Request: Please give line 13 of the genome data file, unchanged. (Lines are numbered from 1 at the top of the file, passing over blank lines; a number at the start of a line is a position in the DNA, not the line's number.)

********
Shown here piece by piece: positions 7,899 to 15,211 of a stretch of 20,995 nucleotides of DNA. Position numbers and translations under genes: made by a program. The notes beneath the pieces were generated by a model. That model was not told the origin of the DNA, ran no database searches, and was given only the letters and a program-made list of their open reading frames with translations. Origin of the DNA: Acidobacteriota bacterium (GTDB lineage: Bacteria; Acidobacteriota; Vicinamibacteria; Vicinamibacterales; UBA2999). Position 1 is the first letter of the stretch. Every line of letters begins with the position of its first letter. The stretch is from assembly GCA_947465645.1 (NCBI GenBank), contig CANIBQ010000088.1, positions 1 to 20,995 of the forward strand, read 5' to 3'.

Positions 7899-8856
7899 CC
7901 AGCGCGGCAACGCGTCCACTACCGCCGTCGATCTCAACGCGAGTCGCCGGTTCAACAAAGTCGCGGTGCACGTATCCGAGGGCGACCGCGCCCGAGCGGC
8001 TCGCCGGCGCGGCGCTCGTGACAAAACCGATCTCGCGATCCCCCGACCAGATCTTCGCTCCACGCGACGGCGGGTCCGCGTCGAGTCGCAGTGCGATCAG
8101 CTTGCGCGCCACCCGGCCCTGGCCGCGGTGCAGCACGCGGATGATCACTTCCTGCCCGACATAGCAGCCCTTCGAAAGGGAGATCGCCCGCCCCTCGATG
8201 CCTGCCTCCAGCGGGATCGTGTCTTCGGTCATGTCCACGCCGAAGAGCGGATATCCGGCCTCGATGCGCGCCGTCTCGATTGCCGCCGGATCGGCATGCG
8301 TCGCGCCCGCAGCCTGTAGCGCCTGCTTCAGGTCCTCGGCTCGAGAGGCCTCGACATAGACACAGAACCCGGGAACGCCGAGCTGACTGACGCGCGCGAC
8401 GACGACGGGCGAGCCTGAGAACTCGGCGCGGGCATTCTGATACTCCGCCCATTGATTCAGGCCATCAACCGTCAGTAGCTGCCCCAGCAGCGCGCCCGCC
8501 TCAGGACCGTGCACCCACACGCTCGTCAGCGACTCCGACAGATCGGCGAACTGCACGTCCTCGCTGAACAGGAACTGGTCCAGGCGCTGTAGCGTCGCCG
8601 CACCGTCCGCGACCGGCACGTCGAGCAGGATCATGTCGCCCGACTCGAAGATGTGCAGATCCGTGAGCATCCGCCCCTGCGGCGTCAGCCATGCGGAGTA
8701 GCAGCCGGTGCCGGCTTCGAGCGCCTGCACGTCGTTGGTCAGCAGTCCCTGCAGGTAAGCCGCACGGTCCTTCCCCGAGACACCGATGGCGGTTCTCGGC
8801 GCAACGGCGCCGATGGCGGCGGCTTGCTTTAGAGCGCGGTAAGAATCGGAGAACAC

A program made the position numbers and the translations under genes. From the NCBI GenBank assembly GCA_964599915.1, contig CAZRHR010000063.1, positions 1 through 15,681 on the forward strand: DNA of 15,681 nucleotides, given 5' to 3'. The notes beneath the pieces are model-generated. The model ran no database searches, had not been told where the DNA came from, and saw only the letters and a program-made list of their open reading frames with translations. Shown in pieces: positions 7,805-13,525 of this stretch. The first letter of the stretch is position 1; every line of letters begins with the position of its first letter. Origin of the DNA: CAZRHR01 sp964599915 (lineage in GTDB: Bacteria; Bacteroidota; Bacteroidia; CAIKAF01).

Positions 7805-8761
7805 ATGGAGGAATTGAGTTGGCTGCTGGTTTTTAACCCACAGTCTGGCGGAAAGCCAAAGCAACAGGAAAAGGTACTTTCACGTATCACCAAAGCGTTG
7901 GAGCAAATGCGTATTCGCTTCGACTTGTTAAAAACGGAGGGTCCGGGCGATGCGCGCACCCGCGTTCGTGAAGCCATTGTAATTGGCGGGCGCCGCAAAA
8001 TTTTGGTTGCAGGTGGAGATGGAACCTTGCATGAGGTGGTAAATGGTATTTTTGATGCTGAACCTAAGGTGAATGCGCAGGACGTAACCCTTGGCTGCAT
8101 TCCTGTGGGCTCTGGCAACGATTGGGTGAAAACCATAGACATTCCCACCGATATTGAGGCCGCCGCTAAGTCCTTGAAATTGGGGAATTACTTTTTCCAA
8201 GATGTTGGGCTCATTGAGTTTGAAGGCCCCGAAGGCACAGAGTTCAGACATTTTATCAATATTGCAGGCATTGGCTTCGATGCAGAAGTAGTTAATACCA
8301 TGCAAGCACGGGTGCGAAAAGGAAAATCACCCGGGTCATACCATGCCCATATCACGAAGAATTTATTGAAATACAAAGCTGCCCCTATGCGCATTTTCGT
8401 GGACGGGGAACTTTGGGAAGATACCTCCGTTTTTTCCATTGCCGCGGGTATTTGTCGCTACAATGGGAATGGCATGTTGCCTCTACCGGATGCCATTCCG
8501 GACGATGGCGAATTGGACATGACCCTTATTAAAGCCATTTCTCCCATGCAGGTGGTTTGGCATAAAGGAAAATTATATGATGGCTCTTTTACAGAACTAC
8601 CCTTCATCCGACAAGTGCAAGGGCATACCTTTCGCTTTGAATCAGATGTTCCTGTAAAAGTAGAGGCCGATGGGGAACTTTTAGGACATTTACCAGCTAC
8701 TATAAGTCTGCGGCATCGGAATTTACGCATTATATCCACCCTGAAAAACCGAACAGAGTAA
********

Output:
8801 GCAACGGCGCCGATGGCGGCGGCTTGCTTTAGAGCGCGGTAAGAATCGGAGAACAC